It was five minutes to midnight on a Wednesday night. We were hungry. The black holes of our stomachs were growling. For some strange reason, most restaurants were closed. We were too lazy to drive anywhere off-campus. We had just spent the last twenty or so minutes discussing food while we watched our seventh consecutive Bond movie in a row instead of studying for finals. As the Aston-Martin swerved around the confines of the screen, I stood up and announced to the conclave of sloth present that I was heading to the food court to get what food I could before it closed in five minutes.
I had half thought that one or maybe two people would offer to accompany me to get trans-saturated, super-saturated, and mega-saturated fats. Instead, blank, cathode ray lit zombie faces ignored my towering presence. Finally, Party, tired of me obstructing his view of the TV slowly crawled to his feet.
“I’ll come along.” He muttered. “But I’m not happy about it, and I’m not going outside.”
Sluggishly, he began to get dressed, pulling on his coat, hat, mittens, and shoes. I shifted and squirmed as vital minutes passed. Eventually, he had his shoes tied, and looked up to find me at the open door with one foot in the empty hallway. It was thirty-odd steps to the battered staircase. It was two hops, and one cartilage crunching jump to the bottom of the stairs.
After all of that, we were at the tunnel. The tunnel wasn’t even a tunnel. It was a glass cage that connected our dorm to its neighbor. It was the only one of its kind on campus. It was a strange piece of architecture. You couldn’t use it to escape a fire, because there were no doors, except those leading from the buildings. It wasn’t really a cold winter route, because it was three sides of un-insulated glass. However, it was the shortest route to food.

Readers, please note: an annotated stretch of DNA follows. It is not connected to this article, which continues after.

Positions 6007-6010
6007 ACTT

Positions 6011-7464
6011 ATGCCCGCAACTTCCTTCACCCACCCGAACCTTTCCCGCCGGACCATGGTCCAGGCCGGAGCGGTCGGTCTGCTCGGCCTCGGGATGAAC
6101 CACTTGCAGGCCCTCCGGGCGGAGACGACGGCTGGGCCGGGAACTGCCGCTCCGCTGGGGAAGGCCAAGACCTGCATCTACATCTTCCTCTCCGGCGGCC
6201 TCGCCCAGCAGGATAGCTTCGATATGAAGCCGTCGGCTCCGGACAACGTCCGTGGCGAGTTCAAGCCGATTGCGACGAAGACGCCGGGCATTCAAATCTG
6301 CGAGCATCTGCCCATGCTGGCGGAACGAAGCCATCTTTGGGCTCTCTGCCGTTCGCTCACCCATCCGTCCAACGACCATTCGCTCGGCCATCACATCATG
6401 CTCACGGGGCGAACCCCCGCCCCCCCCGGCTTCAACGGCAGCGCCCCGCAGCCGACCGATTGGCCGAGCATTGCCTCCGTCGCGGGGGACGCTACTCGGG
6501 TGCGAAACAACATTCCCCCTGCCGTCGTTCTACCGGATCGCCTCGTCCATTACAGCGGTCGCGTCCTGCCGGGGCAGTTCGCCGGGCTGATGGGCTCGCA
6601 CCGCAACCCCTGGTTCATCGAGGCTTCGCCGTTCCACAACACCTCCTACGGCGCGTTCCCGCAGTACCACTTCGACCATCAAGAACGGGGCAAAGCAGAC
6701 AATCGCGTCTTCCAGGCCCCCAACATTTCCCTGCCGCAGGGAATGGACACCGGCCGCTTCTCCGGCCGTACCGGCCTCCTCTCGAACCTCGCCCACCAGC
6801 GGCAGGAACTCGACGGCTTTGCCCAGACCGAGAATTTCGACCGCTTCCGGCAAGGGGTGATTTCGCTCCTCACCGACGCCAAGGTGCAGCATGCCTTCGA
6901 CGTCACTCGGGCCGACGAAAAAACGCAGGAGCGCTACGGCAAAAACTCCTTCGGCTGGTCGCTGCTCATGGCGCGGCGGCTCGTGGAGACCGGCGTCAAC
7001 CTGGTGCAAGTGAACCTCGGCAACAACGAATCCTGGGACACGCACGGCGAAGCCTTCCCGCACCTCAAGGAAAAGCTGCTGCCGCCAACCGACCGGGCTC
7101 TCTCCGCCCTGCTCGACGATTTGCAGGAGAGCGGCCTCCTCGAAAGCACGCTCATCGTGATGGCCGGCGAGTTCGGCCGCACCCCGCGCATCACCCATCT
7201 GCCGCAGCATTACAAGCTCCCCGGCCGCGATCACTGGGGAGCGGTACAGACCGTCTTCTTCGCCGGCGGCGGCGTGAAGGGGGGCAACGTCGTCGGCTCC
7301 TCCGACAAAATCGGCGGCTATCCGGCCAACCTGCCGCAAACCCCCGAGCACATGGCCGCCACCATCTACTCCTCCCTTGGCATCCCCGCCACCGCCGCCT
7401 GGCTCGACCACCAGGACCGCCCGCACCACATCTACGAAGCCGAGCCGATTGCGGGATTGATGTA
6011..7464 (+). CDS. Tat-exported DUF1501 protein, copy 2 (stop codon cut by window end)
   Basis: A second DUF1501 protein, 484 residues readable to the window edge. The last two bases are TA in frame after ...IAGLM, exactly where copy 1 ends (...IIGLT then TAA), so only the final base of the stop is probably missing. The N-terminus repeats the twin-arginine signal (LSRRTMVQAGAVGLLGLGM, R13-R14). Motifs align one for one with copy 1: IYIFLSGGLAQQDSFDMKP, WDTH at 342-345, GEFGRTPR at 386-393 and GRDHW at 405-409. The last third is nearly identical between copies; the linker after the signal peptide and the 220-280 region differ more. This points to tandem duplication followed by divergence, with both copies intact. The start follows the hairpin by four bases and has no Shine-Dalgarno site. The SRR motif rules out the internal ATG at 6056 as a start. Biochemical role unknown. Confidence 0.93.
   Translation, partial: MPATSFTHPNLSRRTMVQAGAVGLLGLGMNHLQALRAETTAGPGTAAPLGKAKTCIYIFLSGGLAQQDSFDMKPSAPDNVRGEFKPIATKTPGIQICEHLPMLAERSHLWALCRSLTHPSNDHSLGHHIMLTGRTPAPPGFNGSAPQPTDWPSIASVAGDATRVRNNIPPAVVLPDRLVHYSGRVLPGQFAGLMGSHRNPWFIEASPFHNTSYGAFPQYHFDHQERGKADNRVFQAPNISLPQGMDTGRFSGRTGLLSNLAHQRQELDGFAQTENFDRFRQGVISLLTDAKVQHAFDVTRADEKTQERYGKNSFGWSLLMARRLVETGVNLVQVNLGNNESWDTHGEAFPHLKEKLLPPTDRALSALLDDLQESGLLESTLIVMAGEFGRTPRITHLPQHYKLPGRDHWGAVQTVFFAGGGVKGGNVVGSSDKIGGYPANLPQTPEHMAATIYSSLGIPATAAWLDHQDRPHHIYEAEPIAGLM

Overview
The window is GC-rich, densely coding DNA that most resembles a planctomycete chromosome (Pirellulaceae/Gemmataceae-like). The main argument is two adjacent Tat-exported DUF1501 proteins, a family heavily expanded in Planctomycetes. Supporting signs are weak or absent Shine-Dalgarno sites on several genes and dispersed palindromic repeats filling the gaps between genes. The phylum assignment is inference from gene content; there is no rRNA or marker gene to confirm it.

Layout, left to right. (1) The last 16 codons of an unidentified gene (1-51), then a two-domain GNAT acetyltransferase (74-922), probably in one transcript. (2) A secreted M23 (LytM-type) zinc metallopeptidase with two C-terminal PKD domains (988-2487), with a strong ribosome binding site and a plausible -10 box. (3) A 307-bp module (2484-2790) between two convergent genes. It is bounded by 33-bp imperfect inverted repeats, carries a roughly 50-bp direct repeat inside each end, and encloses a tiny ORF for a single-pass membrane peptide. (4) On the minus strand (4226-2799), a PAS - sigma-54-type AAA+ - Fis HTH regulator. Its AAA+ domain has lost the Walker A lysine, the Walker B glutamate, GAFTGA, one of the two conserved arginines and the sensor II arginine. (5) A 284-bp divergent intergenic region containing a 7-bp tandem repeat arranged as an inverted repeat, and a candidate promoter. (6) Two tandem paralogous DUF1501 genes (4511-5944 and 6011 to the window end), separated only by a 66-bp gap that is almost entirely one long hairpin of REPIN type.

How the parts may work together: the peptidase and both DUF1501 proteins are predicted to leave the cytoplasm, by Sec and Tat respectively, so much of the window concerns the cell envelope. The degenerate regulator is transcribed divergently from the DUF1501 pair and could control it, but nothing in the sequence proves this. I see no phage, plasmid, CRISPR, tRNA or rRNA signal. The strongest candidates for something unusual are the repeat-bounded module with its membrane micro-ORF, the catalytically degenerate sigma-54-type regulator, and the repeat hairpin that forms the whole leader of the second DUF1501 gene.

As our footsteps clumped along its concrete floors, I again griped about its structural necessity. The hot carbon dioxide I exhaled provided excellent punctuation to my points, but I wanted to make my point definitively. I shoved my foot at a lower pane of glass to make it clunk in agreement with my argument. My motion didn’t even have the energy of a half-hearted kick. Glass poured onto the floor in a cascade of broken stars. A frantic alarm accompanied the faint tinkling of ruptured glass.
Mesmerized, we paused to listen to the klaxon before scrambling across the now crunchy floor to the next door. Once we were through the airlock, and into the next dorm, we had to catch our breath to cackle maniacally at the explosive-decompression type siren in the corridor. Somehow, we managed to get it together to browse for cereal, chips, and Sweet Cream’s Mountain Dew with standard innocent poker-faces. We braved the cold on the way back, so we wouldn’t be possibly sucked out of the broken tunnel into another dimension, and so we wouldn’t actually be caught by the delayed response of the campus authorities.